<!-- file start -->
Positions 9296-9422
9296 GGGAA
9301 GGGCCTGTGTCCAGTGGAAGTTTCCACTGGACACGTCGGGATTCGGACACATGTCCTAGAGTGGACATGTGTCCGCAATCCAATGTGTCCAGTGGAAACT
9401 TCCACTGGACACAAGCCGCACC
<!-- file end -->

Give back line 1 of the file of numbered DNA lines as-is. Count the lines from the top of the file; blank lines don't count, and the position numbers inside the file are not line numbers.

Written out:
Positions 9296-9422